For those not “in the know”, PostSecret is this amazing website where people from all over the world anonymously send in their secrets to share with the world. There are PostSecret events, too, where people are invited to put their secrets in a box to be shared – again, anonymously – with the audience. There are books. There are people who are alive today because of PostSecret. PostSecret helped raise money to keep a suicide prevention hotline open. Some of the secrets are funny. Some are heartbreaking. A lot revolve around sex. Today, however, this secret appeared.
I wish I could talk to this person. I’d deal with the easiest question first: “What do I do with this information?” Whatever you want. You can forget about it. You can spend your life secretly puzzling over its meaning. You can deny the event ever took place. You can make a macrame of whatever it was God said and hang it on your wall. Because of that whole free-will thing, you can do or not as you see fit, and the truth is, it doesn’t matter.
We might as well go in reverse order: “Why ME and not a really religious person.” If you pick up your Bible, there is a little book in the Old Testament, an old old story called Jonah. It’s about a very religious man who had the same experience: God told Jonah to do something. And this very righteous, religious man did the exact opposite, ending up tied up and tossed overboard, eaten by a fish to be vomited on a beach where he ended up doing what God wanted him to do anyway (although in hardly a good humor; if you read to the end, after following God’s instructions to a “t”, he sits on a mountain above the city and waits for God to smite the Ninevites. When it doesn’t, he actually pouts! So much for your “really religious person” getting a message from God. God tends to use nonreligious people because they don’t have a whole lot of crap cluttering up their brains telling them what the best way to understand such a call might be.
The only question that really matters, then, is “Now what?” Because this is the first question you asked, you recognize, even if only subconsciously, that the moment was real, an event that happened in your life about which you have to do . . . something. I often wonder how many people hear such messages and ignore them. Or perhaps explain them away in one way or another. Then there are those to whom such moments occur for whom they are just too much. I wonder how many of our mental health facilities have people inside for whom the fact God spoke to them – regardless of content – is just too much to handle. Doesn’t seem quite fair, right? Shouldn’t God know whether or not people are or are not strong enough to deal with such things? Finally, there might be people who accept it as a rel event in their life, a real thing. Then they go on with their lives as if it doesn’t matter in the least.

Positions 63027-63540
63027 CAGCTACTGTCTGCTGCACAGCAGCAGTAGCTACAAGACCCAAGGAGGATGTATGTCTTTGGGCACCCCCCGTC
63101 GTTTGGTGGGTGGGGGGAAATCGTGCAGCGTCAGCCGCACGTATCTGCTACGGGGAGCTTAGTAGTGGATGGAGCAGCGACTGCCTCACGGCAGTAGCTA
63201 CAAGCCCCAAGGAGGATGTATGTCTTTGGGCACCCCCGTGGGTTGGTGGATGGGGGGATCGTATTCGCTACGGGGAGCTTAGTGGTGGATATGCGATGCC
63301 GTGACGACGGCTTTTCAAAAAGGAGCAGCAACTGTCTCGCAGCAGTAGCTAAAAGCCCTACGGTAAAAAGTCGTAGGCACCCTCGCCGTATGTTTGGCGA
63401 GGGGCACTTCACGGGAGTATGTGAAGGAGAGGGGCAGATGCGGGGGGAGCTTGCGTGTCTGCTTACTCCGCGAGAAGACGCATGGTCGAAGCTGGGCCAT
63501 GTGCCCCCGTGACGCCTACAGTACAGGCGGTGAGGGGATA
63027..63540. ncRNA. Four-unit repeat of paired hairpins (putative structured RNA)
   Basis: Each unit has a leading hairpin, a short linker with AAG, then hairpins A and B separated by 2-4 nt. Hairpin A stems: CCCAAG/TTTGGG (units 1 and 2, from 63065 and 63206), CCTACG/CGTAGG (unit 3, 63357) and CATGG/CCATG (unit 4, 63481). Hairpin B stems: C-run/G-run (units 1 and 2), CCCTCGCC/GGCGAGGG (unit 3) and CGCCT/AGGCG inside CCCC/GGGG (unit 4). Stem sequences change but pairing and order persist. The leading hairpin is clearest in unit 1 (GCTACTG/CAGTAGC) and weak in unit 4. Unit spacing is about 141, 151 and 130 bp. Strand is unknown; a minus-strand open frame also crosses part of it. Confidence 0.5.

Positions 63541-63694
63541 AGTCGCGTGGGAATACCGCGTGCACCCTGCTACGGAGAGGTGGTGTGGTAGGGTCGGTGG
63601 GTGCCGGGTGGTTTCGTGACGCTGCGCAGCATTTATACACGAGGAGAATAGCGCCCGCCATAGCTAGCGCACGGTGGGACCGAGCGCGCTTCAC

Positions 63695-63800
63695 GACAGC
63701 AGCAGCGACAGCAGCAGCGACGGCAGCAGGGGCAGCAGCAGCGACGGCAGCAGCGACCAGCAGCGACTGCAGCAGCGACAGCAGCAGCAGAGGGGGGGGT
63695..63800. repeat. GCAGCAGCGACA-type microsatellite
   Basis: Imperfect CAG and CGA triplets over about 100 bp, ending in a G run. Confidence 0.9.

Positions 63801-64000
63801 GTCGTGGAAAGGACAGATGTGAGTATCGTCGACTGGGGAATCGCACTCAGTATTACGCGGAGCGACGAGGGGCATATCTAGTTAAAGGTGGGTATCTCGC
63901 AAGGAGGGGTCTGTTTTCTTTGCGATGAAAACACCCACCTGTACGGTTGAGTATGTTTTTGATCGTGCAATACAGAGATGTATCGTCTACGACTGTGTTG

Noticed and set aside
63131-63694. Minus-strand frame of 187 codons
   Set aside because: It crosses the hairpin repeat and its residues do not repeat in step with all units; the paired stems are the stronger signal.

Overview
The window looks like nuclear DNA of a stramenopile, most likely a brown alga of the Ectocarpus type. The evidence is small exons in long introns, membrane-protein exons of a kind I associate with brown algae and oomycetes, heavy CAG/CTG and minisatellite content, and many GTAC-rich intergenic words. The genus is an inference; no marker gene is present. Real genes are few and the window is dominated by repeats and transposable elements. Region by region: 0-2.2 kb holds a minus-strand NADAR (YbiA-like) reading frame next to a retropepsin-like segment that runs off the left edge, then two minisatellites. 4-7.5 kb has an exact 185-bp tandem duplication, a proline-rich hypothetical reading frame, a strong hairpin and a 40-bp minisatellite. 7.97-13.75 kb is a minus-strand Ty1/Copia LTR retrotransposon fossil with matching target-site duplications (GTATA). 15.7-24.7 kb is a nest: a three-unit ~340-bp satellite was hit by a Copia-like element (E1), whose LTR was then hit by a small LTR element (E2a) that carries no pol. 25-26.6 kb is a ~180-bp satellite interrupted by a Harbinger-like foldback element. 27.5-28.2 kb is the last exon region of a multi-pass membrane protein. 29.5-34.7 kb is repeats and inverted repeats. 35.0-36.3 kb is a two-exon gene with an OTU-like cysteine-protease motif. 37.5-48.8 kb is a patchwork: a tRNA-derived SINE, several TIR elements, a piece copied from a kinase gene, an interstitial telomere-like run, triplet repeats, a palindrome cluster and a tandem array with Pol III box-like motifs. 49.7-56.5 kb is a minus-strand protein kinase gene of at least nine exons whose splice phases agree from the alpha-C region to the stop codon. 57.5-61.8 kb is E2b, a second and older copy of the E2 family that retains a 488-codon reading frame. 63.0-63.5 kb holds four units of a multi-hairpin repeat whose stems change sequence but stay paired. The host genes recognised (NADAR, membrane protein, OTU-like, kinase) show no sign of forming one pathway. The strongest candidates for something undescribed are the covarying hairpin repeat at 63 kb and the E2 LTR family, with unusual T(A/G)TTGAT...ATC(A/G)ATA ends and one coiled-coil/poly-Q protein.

You, however, asked the most important question first: “Now what?” I could have you running off to one institutional church or another, and I will confess I believe that most ordained clergy in most mainline, Roman Catholic, and Orthodox churches would be able to help you; they might even enjoy helping someone who is wise enough to ask, “Now what?” All the same, I think you need to turn to people you trust. It doesn’t matter if they’re religious, atheists, choir members, or whatever. Shoot, they don’t have to share the same religious beliefs you do at all! They should, however, be people in whom you place tremendous trust and faith. Talk with them.
The thing is, what comes next is up to you. It’s totally, completely, utterly, and irrevocably your decision. Just as the message is completely yours, so how you choose to integrate this particular event into your life is your choice. God doesn’t demand. God doesn’t give orders. In fact, God just speaks to particular people at particular times and those particular people are then free to do as they wish.
One word of caution, however. God doesn’t usually stop with just one such event. I’m not saying you’re going to hear God’s voice for the rest of your life. That doesn’t mean you won’t feel that little tug, the occasional nudge. It’s never a bludgeon. It is also never a demand. It is what it is. There’s something God wants done and God wants you to do it. You can run away, like Jonah; just remember what happened to him. My recommendation – and that’s all it is – is that, now, you find one or two people you can trust and talk about it. Hear what they have to say.
Or you could choose to find some official from some organized body and have them help you work through it. That’s certainly an option, and one as I said such clergy might welcome (despite what the popular media might say, the fact is most clergy accept the reality of such moments, if for no other reason than they have usually experienced the same kind of thing in their own lives.
The important thing, however, is that you’ve asked that question, “Now what?” first. You want not only to know how to move forward with this event a part of your life; you’re going to move forward with this event a part of your life. All the other stuff, the “Why me?” question, the question of the practical usefulness of such a moment, that’s the stuff other people tell us we should ask. Which doesn’t mean they aren’t important questions; it just means they aren’t as important as that first question: “Now what?”
Everything else hinges on how you choose to answer that question. But just know, God knows you, sees you, and most of all God wants you to do something. Perhaps it’s a small thing. Perhaps it will change the world. Whatever it is, it’s yours.
Now what? I suggest you figure out how to get to Nineveh, pack enough supplies, and head on out. The rest, well, it’ll take care of itself.